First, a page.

At this point I am inserting Bowie at the Beeb; a triple album – two discs are from ’68 to ’72 and the last is a live record from late 90’s.   The very early stuff is really interesting.  David had a record out on Deram in early 60s which I never bought; some of these songs may have been on it; ‘London by Tata’, ‘Silly Boy Blue’.  There is lots of stuff from Space Oddity and some from Hunky Dory and Ziggy.  A very nice collection – nice to hear John Peel’s voice too.  The live concert is pretty good too.

Image result for images of bowie

 

 

Democracy Can Be The Problem

Monday 20th August

Sometimes indeed Democracy is the problem.  Not the concept of Democracy, but it’s implementation.  The idea indeed that Winner takes all.  Democracy should be about both involving everyone and trying to take account of all differing views in decision making.  But because of the mechanics and the lack of any form of Proportional Representation in electing members of Parliament we never have a Government which represents a majority of votes cast, or even one backed by more than 40% of those who voted.  Governments then declare that they have a mandate for their actions, even when these were never mentioned before the election itself.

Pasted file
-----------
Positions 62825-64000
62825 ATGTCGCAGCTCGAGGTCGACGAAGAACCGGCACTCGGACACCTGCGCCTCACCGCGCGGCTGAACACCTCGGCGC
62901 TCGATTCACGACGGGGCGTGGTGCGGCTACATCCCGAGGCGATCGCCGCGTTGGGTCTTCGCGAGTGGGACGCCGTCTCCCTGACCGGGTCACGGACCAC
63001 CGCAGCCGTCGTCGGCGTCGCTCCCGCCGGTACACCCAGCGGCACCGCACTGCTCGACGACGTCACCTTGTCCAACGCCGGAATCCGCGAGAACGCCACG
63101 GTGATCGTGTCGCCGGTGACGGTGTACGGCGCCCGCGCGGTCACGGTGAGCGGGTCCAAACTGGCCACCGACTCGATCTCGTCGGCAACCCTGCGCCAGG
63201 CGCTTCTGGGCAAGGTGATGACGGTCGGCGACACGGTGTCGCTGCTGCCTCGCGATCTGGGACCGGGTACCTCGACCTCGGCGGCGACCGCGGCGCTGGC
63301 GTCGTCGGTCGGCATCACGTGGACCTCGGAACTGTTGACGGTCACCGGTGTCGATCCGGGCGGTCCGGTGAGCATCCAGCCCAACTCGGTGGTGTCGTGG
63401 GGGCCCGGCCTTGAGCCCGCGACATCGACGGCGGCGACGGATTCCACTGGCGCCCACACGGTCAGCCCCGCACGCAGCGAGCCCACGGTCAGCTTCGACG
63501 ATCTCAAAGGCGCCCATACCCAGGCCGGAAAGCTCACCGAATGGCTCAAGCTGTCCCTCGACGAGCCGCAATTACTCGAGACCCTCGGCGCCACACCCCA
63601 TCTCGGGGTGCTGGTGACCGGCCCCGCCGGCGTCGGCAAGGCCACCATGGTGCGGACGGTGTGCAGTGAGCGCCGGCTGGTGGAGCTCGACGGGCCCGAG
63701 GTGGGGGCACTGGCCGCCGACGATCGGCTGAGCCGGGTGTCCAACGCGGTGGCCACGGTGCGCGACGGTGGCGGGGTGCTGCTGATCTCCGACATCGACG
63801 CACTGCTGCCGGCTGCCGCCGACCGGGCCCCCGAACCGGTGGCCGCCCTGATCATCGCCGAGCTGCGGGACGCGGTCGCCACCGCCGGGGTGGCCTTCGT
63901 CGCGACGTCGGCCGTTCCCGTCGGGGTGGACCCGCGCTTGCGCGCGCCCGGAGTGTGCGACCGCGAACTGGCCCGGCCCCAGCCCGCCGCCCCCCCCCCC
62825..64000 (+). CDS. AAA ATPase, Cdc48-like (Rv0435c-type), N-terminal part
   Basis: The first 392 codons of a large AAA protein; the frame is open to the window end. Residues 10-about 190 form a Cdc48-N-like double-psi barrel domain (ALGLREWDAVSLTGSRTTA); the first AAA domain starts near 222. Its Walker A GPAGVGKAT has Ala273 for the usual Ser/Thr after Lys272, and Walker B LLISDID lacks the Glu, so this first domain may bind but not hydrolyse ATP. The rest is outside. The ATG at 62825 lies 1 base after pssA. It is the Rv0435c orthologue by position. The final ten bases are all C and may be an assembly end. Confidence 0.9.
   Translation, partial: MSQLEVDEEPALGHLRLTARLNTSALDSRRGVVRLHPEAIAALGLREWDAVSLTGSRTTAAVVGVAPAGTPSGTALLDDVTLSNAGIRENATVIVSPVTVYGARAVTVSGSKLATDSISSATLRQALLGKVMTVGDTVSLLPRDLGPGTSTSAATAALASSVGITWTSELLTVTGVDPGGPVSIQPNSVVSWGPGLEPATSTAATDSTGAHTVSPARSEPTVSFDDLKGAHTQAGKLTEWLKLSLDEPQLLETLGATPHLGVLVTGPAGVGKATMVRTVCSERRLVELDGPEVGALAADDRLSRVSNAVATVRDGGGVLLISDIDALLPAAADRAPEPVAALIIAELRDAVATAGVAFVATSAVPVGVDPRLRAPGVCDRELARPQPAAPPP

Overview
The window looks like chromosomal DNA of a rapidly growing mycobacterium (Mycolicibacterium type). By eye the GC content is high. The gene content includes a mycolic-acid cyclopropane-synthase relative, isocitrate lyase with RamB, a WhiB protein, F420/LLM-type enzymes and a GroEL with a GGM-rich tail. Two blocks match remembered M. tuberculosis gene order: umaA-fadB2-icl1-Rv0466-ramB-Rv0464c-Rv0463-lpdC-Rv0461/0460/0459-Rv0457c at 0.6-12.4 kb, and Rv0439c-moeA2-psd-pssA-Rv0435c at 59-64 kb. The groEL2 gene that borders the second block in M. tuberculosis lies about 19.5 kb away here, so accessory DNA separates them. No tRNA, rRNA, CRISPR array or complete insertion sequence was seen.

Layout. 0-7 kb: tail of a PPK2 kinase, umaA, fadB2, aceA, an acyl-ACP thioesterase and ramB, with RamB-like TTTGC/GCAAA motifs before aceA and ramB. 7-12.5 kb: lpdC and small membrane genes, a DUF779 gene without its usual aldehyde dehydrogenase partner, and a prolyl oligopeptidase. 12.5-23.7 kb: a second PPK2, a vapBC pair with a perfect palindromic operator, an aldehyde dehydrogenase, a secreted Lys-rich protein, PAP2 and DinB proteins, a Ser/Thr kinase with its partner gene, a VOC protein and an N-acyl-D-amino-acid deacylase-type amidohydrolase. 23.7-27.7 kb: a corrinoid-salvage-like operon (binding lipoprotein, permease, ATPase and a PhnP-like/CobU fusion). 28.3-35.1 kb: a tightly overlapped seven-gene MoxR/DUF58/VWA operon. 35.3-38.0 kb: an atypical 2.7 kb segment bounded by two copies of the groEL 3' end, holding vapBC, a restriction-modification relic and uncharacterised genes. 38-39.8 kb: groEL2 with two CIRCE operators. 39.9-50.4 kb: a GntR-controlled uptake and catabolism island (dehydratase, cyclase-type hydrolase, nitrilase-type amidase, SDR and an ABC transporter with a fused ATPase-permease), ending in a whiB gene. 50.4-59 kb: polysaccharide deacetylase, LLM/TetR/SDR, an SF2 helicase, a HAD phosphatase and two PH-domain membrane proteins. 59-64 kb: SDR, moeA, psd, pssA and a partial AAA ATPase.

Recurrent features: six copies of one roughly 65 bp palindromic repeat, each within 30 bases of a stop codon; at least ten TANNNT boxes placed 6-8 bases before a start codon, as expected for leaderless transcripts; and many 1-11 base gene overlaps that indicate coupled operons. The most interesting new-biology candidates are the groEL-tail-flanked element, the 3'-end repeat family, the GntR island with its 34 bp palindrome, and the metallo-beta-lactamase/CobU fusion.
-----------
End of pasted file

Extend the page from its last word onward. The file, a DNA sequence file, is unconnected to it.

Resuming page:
However, we also face other problems with Democracy.  Brexit itself has been declared a success of Democracy; but as the complexities of the negotiations unravel more and more people, even many who voted originally to Leave, are questioning the un-Democratic way that that decision is being implemented, with all sides of the debate appropriating for their own arguments a Democratic mandate.